I’ve been stuck at home with my three kids for a while now, thanks to the current lockdown. And though I always love them, honestly some days it’s hard to love them. Hard to give them the attention they need, the help they require. It’s hard, after a full day of being touched, and climbed on, and head butted, and all manner of things, to keep on opening my arms for hugs. It’s hard, after a full day of talking and talking (and talking and talking…), to keep listening to their words and the needs behind their words. Even with my own flesh and blood, it’s hard to keep loving them.
So, when I get to reading John’s gospel and epistles, it really strikes me just how often John talks about love. His writing is saturated in it. I am particularly caught by the following passage in 1 John 4:7-21:
7 Dear friends, let us love one another, for love comes from God. Everyone who loves has been born of God and knows God. 8 Whoever does not love does not know God, because God is love. 9 This is how God showed his love among us: He sent his one and only Son into the world that we might live through him. 10 This is love: not that we loved God, but that he loved us and sent his Son as an atoning sacrifice for our sins. 11 Dear friends, since God so loved us, we also ought to love one another. 12 No one has ever seen God; but if we love one another, God lives in us and his love is made complete in us. 13 This is how we know that we live in him and he in us: He has given us of his Spirit. 14 And we have seen and testify that the Father has sent his Son to be the Saviour of the world. 15 If anyone acknowledges that Jesus is the Son of God, God lives in them and they in God. 16 And so we know and rely on the love God has for us. God is love. Whoever lives in love lives in God, and God in them. 17 This is how love is made complete among us so that we will have confidence on the day of judgment: In this world we are like Jesus. 18 There is no fear in love. But perfect love drives out fear, because fear has to do with punishment. The one who fears is not made perfect in love. 19 We love because he first loved us. 20 Whoever claims to love God yet hates a brother or sister is a liar. For whoever does not love their brother and sister, whom they have seen, cannot love God, whom they have not seen. 21 And he has given us this command: Anyone who loves God must also love their brother and sister.
Is anyone else intimidated by this? Whoever does not love their brother and sister… cannot love God. – oooh boy, that’s a tough one! It feels like it’s saying that I must love everyone, all the time, or else I don’t know God. And if I don’t know God… am I really saved? If you’re like me, this passage, on its surface, is terrifying! All praise to God that’s not how salvation works!
What this passage actually reveals to us is quite amazing. First, it shows God’s nature – He is love. When we become Christians and accept the Holy Spirit into our hearts, we accept part of God’s nature (v. 12). God abides in us, and His love, which is part of who He is, abides in us as well. Second, it shows where the origin of our love is: “not that we have loved God but that He loved us” (v.10). If anything that we feel or do can be called ‘love’, it will be because we are connected with God, who is love. Third, because God is love and has connected us to Him through His Son, so we ought to love. This is not ought as in ‘obliged to’. We ought to love as a fish ought to swim or a bird ought to fly. We have been born again into a new life (2 Cor. 5:17), a new creation, and the love of God is a part of who we are in that new life. This is not mere imitation or obligation. When we love, we are realising who we are and being true to that..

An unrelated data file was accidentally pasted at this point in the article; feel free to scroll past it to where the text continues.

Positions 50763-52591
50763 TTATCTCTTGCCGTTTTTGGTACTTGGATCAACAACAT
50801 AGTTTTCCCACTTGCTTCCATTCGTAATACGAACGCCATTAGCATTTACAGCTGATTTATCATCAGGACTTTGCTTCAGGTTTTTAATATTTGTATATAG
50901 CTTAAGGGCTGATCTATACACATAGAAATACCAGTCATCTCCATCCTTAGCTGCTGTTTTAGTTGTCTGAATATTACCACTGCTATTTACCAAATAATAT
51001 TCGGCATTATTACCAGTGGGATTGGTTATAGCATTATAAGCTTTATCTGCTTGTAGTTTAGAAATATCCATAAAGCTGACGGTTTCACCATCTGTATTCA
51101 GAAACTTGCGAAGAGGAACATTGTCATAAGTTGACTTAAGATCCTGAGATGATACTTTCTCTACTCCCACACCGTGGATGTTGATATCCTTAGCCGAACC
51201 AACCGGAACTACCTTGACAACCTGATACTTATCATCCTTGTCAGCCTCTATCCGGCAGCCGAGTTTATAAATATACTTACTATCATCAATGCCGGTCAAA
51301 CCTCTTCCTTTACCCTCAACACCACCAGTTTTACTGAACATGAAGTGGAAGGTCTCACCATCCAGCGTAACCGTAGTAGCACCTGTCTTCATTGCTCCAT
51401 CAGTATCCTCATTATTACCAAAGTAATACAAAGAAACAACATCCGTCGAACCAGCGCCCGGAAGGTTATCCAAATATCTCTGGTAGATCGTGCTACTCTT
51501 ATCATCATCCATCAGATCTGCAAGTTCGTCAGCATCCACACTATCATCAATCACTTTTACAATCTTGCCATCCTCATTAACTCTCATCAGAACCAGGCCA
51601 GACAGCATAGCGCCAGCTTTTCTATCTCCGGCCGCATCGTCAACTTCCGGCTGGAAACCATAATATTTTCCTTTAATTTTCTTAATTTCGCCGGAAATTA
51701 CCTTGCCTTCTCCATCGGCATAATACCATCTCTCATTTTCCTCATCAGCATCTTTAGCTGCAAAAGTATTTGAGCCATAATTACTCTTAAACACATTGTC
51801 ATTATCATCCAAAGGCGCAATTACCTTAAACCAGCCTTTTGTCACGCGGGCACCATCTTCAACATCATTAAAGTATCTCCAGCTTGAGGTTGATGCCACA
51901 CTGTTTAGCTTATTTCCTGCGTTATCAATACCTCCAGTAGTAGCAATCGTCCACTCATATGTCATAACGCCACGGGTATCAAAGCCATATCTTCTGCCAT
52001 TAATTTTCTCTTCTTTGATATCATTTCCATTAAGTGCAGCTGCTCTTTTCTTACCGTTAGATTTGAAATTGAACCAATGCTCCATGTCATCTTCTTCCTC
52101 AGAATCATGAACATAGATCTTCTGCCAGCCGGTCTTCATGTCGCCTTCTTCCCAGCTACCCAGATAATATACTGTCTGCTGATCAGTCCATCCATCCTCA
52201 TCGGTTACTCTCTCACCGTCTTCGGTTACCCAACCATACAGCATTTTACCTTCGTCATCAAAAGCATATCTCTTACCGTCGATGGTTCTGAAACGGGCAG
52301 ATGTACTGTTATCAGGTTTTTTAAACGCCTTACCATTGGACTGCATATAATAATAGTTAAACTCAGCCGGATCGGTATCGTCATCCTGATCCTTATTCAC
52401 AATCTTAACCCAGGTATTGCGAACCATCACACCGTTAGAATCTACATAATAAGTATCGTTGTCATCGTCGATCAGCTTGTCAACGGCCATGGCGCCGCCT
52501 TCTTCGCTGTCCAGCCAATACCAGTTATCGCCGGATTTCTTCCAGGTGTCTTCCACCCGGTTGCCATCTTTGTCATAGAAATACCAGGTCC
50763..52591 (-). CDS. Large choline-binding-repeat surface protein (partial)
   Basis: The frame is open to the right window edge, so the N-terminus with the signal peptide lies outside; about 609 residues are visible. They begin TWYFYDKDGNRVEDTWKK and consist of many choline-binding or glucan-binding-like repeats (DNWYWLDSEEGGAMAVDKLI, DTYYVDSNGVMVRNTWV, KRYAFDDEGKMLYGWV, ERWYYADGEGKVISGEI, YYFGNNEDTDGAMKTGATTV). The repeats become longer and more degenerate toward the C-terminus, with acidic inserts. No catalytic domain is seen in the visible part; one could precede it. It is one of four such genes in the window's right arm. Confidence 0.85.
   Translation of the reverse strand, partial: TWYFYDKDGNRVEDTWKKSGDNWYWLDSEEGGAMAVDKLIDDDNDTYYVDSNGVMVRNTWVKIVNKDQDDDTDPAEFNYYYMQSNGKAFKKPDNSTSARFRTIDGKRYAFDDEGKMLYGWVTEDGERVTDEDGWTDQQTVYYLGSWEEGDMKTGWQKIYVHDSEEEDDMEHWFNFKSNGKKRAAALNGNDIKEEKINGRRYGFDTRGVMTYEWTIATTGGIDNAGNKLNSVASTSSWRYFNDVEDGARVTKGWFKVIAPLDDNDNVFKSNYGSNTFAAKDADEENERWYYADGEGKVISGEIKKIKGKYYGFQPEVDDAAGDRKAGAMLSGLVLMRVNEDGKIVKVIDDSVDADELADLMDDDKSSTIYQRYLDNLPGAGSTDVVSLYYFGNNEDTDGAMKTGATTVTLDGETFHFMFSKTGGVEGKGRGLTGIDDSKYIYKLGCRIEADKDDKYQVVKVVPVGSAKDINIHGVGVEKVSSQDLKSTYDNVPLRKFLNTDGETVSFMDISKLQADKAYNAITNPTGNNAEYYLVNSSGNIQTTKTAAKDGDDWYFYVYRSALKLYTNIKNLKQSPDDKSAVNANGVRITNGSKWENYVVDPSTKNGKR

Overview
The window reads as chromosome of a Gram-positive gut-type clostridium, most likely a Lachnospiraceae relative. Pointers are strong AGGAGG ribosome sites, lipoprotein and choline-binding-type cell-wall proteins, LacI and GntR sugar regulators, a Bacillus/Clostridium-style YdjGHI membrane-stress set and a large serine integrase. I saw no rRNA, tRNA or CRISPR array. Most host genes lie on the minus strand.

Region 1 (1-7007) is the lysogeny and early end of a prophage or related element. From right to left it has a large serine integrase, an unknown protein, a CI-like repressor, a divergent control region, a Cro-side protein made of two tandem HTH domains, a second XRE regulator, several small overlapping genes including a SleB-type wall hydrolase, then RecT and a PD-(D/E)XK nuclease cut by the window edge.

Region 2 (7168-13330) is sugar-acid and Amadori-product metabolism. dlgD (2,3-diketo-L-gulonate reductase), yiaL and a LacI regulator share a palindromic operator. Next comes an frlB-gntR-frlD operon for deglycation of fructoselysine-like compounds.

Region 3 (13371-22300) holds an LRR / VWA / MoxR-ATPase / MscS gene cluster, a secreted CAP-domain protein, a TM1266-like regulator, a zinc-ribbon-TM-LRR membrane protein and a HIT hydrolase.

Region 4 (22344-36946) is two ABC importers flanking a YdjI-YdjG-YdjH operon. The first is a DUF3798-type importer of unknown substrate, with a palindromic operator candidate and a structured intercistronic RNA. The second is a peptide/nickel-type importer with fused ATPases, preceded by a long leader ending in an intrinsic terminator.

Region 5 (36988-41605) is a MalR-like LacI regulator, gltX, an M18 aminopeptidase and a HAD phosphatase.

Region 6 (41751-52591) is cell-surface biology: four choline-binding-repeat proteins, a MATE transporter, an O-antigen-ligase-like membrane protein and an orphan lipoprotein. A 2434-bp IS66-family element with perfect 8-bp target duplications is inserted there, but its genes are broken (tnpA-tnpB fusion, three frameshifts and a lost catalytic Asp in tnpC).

This is how we are meant to love others. Our new life in Christ, the new birth, connects us to God, changes our nature into His nature, which is love. If we are born again, we love. When we are born again, the love of God is connected, within us, to love for others. What a relief that is! I don’t have to force love to grow in me for my brother or sister (or my enemies). Instead, I can turn to God, and use His love to love others. Which is a much better love than anything I could produce on my own! I once heard it this way: when we become Christians, we become pipes. Hollow pipes. And through those pipes, the love of God flows, from us to others.
What can we take away from all of this? I think the first thing we can take away is hope. We don’t have to obey those two Greatest Commandments (Matthew 22:36-40) in our own strength. We can love God, and others, with the love that God has first given us. The second thing we can take away is a new (or renewed) reliance on God. If (or more accurately, when), I don’t feel that I have love to give to my children, I can rely on God to produce that love in me. If I struggle to forgive a wrong or behave well to someone, I can reach into the wellspring that is the Holy Spirit within to love and forgive as I should. What a comfort this is! How amazing is God – He gave us free will, He saved us from the consequences of our choices, and He gives us what we need to respond and live well in light of His lovingkindness towards us. What a good Father He is!
I’m indebted to John Piper’s work for much of this reflection: https://www.desiringgod.org/messages/the-new-birth-produces-love
PRAYER: Spend some time thanking God for His love, asking Him to let it freely flow through you.
SONG: Good, Good Father, by Chris Tomlin. https://www.youtube.com/watch?v=-ak0OoFBw3c